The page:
A Post-Trump U.S.
It looks like the other shoe is about to drop for Donald Trump’s presidency. Things are coming to a head, and it looks like, for the first time, there may be some sort of legal fallout regarding the President’s past business dealings or illegal ties to… well, probably a lot of things. In light of the recent firings that have taken place within the White House, the impending 60 Minutes interview with Stormy Daniels, and rumored near-future firings of more White House figures (including, potentially, Robert Mueller), Trump’s tumultuous political career may be nearing its end. Needless to say, an incredible number of, not just U.S. citizens, but people all over the world, are holding their breath, awaiting what will come of the latest explosion of controversy.
Let’s assume briefly that these events do not simply blow over and become part of the 72 hour news story graveyard. In an ideal situation, Trump and many of his associates in positions of power in the White House would end up being forced out of office. Would that really be the end of the story? Would a series of events like this truly solve what ails the United States so deeply to its core that it has manifested itself in an unprecedented year of hatred across the nation? Leading questions aside, I argue that the answer is, emphatically, “no”. Having Donald Trump and his corporate team of aides removed from the White House would in no way heal the country’s deep racial divides, disregard for the environment, enormous income gaps and class division, or reign and support of destruction across foreign areas of interest. Focusing so much on the Trump presidency has made our country lose sight of issues that truly matter, and celebrating a red herring may set us up to be taken advantage of once again.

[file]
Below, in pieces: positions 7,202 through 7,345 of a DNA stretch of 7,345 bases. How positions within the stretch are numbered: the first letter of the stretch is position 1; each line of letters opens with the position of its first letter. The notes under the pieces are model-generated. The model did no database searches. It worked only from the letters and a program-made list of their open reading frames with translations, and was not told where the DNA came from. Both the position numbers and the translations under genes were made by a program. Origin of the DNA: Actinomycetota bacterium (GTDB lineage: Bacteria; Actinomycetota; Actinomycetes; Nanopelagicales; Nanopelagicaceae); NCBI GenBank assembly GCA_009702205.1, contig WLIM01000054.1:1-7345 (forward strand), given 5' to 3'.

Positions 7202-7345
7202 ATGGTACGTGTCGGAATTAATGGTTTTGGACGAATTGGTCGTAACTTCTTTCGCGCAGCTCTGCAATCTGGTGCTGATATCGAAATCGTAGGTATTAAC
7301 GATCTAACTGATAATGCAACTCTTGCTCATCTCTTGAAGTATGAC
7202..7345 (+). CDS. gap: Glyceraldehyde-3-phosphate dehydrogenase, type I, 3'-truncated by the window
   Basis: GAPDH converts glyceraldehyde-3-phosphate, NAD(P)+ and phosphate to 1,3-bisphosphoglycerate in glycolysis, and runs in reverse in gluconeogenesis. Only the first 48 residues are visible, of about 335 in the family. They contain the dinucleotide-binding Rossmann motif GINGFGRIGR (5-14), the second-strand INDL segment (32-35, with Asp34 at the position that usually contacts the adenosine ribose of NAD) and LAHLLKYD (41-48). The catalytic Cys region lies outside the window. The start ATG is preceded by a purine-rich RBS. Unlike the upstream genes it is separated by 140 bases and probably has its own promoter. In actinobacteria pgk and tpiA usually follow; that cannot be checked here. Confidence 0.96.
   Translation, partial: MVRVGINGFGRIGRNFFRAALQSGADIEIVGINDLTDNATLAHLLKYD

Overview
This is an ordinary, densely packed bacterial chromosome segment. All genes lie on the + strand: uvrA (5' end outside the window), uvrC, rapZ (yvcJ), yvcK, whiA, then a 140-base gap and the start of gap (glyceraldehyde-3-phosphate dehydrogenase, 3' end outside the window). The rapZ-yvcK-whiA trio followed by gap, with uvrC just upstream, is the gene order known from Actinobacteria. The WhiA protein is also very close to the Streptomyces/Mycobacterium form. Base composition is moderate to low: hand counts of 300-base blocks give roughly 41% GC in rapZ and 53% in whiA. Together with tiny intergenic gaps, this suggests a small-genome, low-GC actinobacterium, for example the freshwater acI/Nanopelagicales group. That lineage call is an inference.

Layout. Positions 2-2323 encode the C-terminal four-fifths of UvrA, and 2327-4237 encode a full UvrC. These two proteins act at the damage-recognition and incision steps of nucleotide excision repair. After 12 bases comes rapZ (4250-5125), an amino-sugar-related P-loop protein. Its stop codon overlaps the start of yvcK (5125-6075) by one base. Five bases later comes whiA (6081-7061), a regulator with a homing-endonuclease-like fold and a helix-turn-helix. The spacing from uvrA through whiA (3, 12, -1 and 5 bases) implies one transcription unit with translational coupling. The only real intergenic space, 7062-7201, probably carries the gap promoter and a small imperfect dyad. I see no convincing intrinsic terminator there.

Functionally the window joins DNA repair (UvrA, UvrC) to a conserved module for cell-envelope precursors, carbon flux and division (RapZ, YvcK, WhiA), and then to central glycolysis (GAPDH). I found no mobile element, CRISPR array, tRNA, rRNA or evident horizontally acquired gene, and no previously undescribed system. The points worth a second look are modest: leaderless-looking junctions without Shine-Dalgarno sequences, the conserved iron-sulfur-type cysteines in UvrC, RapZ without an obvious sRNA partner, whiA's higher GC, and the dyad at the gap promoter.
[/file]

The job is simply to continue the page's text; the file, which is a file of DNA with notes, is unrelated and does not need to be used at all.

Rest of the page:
These problems are much bigger than the Trump presidency, and have, in no way, been solely committed in the past year or so.
Across the past year or so, a lot of damage has been done to both political and social infrastructure at home and abroad. We’ve seen women’s reproductive rights be challenged by powerful men and phony feminists.  Xenophobia has risen to a local maximum as immigrants and refugees have been barred from entering the country,  and hundreds of immigrants have been forced back to countries that may very well be extremely dangerous for them.  Many of these same detained or deported individuals have been living in the United States for years and contribute to the national welfare much more than those who order them deported. Regulations on companies who pollute the environment, and banks who cost taxpayers collectively billions of dollars, have been rolled back in order to increase corporate profit in a world where the United States is losing its edge in the global economy.  War has been waged across the world — indiscriminately killing thousands of civilians  — and authoritarian tyrants have been propped up and praised by our leaders who claim to fight for freedom and democracy. It’s a long list of atrocities whose culmination could easily see significant decline of civilization as we know it.